My Day as a Kennel Assistant

23/12/2016

Edinburgh Dog and Cat Home's new Marketing & Communications Officer, Julie Thomson, spent a day shadowing our kennel team to find out more about their work. In our latest blog, she talks us through her day, offering insights on the fantastic work they do. 

I recently joined Edinburgh Dog and Cat Home as Marketing & Communications Officer. In order to be able to promote the Home’s work effectively, it is essential that I fully understand the extent of it, so I jumped at the opportunity to spend a day shadowing the kennel team. On Wednesday I donned my wellies and headed into the kennels for an insightful day with some very lovely dogs (and even lovelier staff).

Our day started at 8am when I was greeted by a chorus of dogs looking for their breakfast. The first order of business was to move the dogs out of their kennels, into the outdoor pens, to allow them to use the toilet. Once this was done, the deep clean began. All kennels were de-pooped, disinfected and hosed down, and any soiled bedding removed for cleaning or disposal. Working in the office I see donations of towels, sheets, duvets and other bedding coming in on a daily basis. Having worked in the kennel I now understand just how appreciated this flow of donations is. Even the most house-trained of animals can suffer from the kennel environment and require its bedding changed daily.

Tess the Bulldog

Tess is one of the many beautiful dogs at Edinburgh Dog and Cat Home looking for a home. 

Once the cleaning was finished it was time for the fun part – breakfast! I was shown how to make up feeds for all the dogs and work out who needed medication. The Home uses Royal Canin dog food and I learnt that this was because it was a high quality feed suitable for dogs in this environment. It is important that the dogs have a stable diet to avoid stomach upset. Some very happy dogs practiced their best sitting as we distributed the bowls of food to each kennel.

Kennel Assistant Kieran is popular at breakfast time.

Once fed and watered it was time to start walks. The Home has a number of enclosed green spaces where the dogs can safely be let off the lead for a good stretch of their legs and a bit of ball play. We took each of the dogs out, giving them some important exercise and one-on-one time. Each dog was then weighed to monitor their weight gain or loss.

Regular exercise is important for dogs living in a kennel environment.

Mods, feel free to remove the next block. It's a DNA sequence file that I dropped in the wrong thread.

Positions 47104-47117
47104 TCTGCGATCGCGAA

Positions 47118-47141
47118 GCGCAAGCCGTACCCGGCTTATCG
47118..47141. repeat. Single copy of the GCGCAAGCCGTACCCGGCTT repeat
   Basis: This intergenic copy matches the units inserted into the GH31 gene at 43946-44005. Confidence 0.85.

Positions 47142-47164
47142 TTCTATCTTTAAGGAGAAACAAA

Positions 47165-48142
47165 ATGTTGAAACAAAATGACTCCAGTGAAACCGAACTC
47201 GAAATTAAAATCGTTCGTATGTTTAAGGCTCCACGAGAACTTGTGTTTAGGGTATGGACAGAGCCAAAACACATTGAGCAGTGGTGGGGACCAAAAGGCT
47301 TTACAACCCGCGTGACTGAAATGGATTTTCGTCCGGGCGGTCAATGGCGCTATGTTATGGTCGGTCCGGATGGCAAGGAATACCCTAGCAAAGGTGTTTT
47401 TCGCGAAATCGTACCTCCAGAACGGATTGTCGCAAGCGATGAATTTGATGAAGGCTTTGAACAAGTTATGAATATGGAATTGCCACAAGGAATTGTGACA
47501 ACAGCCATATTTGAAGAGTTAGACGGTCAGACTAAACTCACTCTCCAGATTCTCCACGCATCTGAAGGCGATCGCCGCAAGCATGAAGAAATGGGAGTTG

Dog weight check

A daily weight check ensures that the dogs are not losing or gaining too much weight.

After a well-earned lunch break for the staff, it was back to cleaning again, with any soiled kennels washed down and the dogs let out to the pens for some fresh air. This was also a chance for some ‘cuddle time’ with Django, who currently has a cruciate injury and therefore is not allowed on walks. Throughout the afternoon we received visits from people looking to rehome a dog. In many cases this was their second or third visit, and I learnt just how important it was to match the right dog to the right home. The kennel staff discussed how many of the dogs had previously been rehomed but things hadn’t worked out and they had ended up back in the Home. This often happens when a well-meaning family take on dog only to discover they cannot commit the time necessary for training or give it the attention it needs. From what I saw on Wednesday, the Home’s staff do their very best to equip potential adopters with all the necessary information, but as anyone who has adopted a dog will know – there are definitely things that you can only learn through the experience.

Cuddle time!

I left work on Wednesday with sore limbs and a huge appreciation for the work of the Edinburgh Dog and Cat Home kennel staff. I was struck in particular by the great conditions in which the dogs are kept, and the love they are given while under our care. There is no doubt that the kennel environment can be very stressful for them, and that forever homes are needed to nurture their mental state and on-going training. However, it was not the grim environment I may have imagined before starting work here. The commitment of every member of the team to the welfare of the dogs and cats is exceptional and I look forward to supporting their efforts in finding much-needed homes for these fantastic animals.

To find out more about volunteering as a kennel assistant, and other ways to help the Home, please visit www.edch.org.uk/support-us/volunteering.

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